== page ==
Raising awareness of the sexually diverse community in schools
Family members and school professionals must coach children on how to discuss and communicate with others about their sexuality.
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Families, professionals and members of communities must become educated about the Lesbian, Gay, Bisexual, Questioning and/or Transgender (LGBQT) population. Without proper education and prevention of violence, harassment and bullying, these individuals will not successfully feel safe in their home, at school or throughout their neighborhood. Many times, we forget that as adults, we are role models for children. Our actions pave the way for the future of our society.
According to many researchers, the lesbian, gay or bisexual youth is at risk for a wide range of health and mental health problems. They also have a higher suicide rate than any other population. These facts suggest the need for more awareness. The absence of LGBQT understanding and appreciation for this population brings forth a host of concerns.
Youth of this population feel different as early as the age of 8. Studies have indicated that the earlier sexual orientation milestones were reached, the more victimized and abused the individuals were in school. Researchers have found that one-third of this population has attempted suicide as a result of harassment. There is a strong possibility of preventing these frightening statistics with early childhood awareness. Educating others is a key aspect of making these individuals feel comfortable and accepted. There is a need to create a tolerant and accepting environment so they can receive equal opportunities and positive schooling experience.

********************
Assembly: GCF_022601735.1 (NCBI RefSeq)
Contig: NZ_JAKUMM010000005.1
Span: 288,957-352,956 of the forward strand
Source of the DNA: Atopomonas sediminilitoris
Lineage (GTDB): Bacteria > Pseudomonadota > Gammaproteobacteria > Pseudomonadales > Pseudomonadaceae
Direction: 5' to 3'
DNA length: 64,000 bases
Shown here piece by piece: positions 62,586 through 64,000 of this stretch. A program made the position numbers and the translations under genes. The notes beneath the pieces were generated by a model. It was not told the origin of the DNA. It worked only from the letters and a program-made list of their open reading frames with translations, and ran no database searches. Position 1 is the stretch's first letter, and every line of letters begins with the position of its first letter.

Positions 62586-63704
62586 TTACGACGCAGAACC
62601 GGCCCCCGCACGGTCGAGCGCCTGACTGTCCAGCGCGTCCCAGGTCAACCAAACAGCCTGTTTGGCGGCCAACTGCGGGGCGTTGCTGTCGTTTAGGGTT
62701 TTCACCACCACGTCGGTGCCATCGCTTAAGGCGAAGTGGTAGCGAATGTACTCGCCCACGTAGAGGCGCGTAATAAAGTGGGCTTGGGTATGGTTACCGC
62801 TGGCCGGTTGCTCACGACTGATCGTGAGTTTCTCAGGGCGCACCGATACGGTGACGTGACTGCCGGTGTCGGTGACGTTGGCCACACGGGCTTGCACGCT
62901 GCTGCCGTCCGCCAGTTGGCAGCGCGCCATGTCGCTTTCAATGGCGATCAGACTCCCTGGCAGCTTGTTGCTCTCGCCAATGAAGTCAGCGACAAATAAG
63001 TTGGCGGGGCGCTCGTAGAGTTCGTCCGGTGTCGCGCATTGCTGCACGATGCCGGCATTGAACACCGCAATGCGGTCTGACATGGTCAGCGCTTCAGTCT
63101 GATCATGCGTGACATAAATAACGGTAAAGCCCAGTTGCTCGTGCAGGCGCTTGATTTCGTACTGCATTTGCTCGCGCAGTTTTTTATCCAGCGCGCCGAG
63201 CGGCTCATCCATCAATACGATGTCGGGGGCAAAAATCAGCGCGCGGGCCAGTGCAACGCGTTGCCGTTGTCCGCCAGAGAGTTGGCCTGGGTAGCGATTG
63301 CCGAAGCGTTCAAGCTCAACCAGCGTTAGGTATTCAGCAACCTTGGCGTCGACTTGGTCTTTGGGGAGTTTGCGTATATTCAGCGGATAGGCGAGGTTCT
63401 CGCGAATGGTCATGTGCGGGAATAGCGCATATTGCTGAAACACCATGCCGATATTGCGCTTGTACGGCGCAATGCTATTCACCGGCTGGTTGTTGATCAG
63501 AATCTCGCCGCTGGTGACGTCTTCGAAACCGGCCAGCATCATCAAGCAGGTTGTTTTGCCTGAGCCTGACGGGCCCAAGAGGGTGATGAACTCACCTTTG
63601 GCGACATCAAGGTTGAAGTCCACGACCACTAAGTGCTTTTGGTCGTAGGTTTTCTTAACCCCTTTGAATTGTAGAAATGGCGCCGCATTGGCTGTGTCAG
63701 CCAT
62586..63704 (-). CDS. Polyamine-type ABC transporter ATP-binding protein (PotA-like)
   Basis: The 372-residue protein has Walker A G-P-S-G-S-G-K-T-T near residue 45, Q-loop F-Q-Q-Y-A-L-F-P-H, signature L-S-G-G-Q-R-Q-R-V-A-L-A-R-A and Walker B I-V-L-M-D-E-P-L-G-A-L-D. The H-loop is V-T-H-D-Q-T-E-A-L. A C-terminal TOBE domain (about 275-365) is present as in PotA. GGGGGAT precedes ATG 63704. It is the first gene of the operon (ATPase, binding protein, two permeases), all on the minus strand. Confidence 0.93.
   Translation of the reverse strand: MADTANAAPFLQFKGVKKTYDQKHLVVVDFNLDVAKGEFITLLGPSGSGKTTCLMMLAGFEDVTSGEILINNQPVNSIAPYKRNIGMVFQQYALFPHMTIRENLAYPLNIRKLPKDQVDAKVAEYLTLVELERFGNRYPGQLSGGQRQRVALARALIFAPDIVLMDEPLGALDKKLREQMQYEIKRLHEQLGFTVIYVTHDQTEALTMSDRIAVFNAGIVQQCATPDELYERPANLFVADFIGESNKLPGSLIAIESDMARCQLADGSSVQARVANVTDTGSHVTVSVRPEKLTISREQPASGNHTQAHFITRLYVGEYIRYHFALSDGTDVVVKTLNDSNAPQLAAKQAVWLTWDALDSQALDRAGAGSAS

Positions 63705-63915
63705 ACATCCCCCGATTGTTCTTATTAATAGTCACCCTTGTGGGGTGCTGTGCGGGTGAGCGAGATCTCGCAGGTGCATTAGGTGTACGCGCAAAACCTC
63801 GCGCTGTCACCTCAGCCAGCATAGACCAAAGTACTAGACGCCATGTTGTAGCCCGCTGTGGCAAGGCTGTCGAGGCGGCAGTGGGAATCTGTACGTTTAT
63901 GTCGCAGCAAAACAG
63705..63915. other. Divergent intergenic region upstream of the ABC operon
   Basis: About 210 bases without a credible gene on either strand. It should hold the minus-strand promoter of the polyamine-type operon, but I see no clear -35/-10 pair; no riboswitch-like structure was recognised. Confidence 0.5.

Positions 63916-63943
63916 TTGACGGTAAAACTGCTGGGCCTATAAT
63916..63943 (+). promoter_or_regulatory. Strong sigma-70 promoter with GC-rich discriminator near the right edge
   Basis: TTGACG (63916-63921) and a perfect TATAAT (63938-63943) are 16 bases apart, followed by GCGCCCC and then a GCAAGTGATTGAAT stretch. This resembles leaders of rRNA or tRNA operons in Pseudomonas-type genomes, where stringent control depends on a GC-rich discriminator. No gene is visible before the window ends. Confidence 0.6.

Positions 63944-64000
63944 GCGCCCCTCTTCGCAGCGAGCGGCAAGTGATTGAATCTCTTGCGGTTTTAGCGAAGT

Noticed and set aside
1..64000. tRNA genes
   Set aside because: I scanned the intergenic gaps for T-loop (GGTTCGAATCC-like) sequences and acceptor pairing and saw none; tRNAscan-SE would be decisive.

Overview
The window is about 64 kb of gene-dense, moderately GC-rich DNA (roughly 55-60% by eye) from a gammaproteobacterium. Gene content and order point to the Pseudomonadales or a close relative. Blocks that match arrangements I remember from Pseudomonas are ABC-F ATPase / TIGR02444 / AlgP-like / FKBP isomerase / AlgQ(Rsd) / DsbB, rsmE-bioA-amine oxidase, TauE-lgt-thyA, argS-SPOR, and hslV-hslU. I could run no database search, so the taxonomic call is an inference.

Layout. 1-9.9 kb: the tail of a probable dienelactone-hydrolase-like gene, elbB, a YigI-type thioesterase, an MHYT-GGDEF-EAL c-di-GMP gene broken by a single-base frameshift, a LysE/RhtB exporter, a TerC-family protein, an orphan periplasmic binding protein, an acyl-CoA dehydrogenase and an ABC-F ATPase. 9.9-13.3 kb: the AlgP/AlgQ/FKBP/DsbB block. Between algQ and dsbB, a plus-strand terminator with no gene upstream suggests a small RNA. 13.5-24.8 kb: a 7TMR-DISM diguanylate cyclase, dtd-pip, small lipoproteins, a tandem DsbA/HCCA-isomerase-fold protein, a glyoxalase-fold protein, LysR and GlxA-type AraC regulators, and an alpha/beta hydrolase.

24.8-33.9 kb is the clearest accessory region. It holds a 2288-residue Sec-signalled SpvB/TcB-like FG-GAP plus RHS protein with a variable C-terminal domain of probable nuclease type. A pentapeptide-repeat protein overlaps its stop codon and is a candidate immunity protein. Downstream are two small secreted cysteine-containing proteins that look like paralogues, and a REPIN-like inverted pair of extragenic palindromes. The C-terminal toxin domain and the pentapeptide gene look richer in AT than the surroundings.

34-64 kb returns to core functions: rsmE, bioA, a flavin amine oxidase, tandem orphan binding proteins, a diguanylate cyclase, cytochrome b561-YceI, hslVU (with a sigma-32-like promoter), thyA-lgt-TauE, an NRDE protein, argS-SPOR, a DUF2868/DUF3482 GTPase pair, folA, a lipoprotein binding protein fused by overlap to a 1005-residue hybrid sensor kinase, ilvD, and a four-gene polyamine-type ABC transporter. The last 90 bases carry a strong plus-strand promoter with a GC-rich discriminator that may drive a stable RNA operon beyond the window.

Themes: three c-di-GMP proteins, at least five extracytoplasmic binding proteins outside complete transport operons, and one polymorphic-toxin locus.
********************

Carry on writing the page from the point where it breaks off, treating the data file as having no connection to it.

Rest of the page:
Children spend the majority of their time at school. This is a place where they should feel safe and become educated, not just academically. School-based professionals need to obtain knowledge about the LGBQT population in order to educate family and friends. These individuals could serve as both advocates and educators to address these issues to the general community, family members and friends. This will ultimately prevent victimization and harassment.
Individuals who identify themselves as LGBQT have a difficult time disclosing this information to their families. Most of the time, when they do, a negative reaction is given in response. Since the majority of these families act disapprovingly in response to their child’s sexual preference, there is deficiency in many school systems to convey the concerns about the LGBQT population. Due to the inadequate support systems for LGBQT youth, there are many mental health predicaments these children eventually find themselves in.
Family members and school professionals must coach children on how to discuss and communicate with others about their sexuality. Without educating professionals, students, families, politicians and members of our communities, the LGBQT population will continue to face unnecessary obstacles. It is essential for others to address and accept this population in order to make a change in the high risk factors they face.